United States Women’s National Team soccer star and World Cup Champion Megan Rapinoe believes she is converting people to her anti-American stance.
She spoke to Anderson Cooper on CNN on Tuesday and discussed a variety of issues, including her National Anthem protests.
“I think that protest is not comfortable ever,” she said. “It’s going to force people to look inward and question everything they thought that they knew.”
“Being a gay American, I know what it means to look at the flag and not have it protect all of your liberties,” she said.
In response to Rapinoe the United States Soccer Federation created a rule in 2017 that said players had to stand for the National Anthem.
Rapinoe was asked, after that decision, why she was protesting the Anthem as she decided to stand with her hands at her sides.
She said that “taking care of others, standing up for yourself and other people if they don’t have the ability to do so, is very uniquely American.”
“I don’t think anybody can deny the horrors of racism and Jim Crow and mass incarceration and what’s happening on the southern border and gay rights and women’s rights.”
She also wrote an op ed in The Players Tribune that, she said, explained her stance on protesting The National Anthem.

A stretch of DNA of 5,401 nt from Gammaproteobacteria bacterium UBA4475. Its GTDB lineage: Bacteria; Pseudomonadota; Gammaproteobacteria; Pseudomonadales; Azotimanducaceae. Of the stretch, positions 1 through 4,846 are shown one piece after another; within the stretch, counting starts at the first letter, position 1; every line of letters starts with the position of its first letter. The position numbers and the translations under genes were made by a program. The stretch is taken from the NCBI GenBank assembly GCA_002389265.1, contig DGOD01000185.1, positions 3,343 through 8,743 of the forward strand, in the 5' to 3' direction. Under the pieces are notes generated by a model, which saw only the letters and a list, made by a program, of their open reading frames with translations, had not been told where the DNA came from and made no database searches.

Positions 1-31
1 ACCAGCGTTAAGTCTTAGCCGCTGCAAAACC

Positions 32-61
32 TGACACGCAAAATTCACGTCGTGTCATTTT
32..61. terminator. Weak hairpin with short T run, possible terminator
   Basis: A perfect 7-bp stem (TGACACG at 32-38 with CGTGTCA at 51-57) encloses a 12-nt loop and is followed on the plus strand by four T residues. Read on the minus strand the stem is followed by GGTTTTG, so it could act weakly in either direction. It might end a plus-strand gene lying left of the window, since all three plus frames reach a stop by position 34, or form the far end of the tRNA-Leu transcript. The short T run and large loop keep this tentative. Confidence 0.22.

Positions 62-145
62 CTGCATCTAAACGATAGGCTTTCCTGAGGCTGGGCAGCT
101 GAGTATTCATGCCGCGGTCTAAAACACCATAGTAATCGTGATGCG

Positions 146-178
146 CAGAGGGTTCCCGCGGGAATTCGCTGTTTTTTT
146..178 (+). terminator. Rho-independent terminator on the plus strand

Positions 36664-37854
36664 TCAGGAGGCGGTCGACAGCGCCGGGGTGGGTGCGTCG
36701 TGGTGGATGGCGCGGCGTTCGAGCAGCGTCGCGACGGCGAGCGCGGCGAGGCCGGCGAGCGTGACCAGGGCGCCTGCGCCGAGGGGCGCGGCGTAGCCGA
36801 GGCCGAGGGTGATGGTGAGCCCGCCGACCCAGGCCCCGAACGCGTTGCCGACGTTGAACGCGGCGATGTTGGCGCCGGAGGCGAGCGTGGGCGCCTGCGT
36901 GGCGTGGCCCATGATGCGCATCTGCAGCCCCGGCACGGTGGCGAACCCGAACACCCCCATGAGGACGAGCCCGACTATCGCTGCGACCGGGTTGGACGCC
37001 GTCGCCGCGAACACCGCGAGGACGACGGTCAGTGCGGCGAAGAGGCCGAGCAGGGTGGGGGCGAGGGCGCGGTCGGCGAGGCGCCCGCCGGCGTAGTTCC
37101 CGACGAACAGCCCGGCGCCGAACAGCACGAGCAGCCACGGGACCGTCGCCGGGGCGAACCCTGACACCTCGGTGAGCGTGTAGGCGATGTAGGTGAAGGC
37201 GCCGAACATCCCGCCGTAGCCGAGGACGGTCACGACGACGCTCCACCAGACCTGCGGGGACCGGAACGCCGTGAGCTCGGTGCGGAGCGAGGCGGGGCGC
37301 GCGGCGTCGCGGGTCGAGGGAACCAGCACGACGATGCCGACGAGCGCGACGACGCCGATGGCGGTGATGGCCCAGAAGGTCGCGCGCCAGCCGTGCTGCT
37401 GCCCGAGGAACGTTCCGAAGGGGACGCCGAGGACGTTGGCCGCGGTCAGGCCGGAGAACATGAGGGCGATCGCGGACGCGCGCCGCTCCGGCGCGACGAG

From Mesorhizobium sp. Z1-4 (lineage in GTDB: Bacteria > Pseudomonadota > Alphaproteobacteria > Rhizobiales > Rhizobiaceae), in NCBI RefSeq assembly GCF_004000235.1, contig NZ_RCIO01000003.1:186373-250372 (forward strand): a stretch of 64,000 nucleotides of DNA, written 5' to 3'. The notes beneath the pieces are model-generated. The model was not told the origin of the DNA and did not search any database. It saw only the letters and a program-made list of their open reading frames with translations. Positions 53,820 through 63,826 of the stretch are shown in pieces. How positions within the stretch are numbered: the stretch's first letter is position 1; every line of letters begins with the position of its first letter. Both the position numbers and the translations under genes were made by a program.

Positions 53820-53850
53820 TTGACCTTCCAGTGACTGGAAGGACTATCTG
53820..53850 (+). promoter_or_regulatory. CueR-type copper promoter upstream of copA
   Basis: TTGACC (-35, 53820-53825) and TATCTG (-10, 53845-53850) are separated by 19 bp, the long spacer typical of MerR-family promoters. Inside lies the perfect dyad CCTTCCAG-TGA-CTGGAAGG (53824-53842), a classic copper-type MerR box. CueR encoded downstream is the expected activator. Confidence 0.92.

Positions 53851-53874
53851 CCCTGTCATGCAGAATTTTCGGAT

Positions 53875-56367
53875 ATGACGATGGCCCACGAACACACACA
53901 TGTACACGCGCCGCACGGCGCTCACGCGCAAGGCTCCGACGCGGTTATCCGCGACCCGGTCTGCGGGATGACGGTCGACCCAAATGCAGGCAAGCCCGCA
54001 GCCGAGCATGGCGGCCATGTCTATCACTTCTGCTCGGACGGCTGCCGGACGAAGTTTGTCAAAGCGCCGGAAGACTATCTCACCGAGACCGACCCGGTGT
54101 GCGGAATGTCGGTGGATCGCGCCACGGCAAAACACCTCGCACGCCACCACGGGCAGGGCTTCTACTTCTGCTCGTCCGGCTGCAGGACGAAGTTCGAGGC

Do you sing the National Anthem?
“I have chosen to kneel because in the time it has taken me to write this article, many more Americans have been lost to senseless violence.
“I have chosen to kneel because not two miles from my hotel in Columbus, Ohio, on the night before our USWNT match against Thailand, a 13-year-old boy named Tyre King was fatally shot by a police officer. I have chosen to kneel because I simply cannot stand for the kind of oppression this country is allowing against its own people.
I have chosen to kneel because, in the words of Emma Lazarus, ‘Until we are all free, we are none of us free,’” she said.
“But this is about more than just raising awareness. I know that actions must be taken to help bring about real change.
“Right now, I am reaching out to community leaders, corporate partners and leaders within the Black Lives Matter movement to figure out all the ways I can best support the efforts already in motion.
“While there may not be a perfect plan or solution in front of us, I encourage everyone reading this to join in the conversation.
“Together, we can listen to the people who are living this nightmare every day. We can try to empathize with their pain and start to understand a more complete picture of what is going on in our society.
“We can read articles, editorials, books and stories in order to peel back the layers of this centuries-old oppression,” she said.
“Having these kinds of conversations can be difficult and complex, but so what? We should talk to our family members and challenge them, bringing these hard problems to the dinner table and persevering through uncomfortable conversations. This is not a ‘them’ problem — this is an ‘us’ problem,” she said.
It is interesting that she thinks she is having an influence on getting people to be less patriotici when, judging by the response, it has not worked that way.
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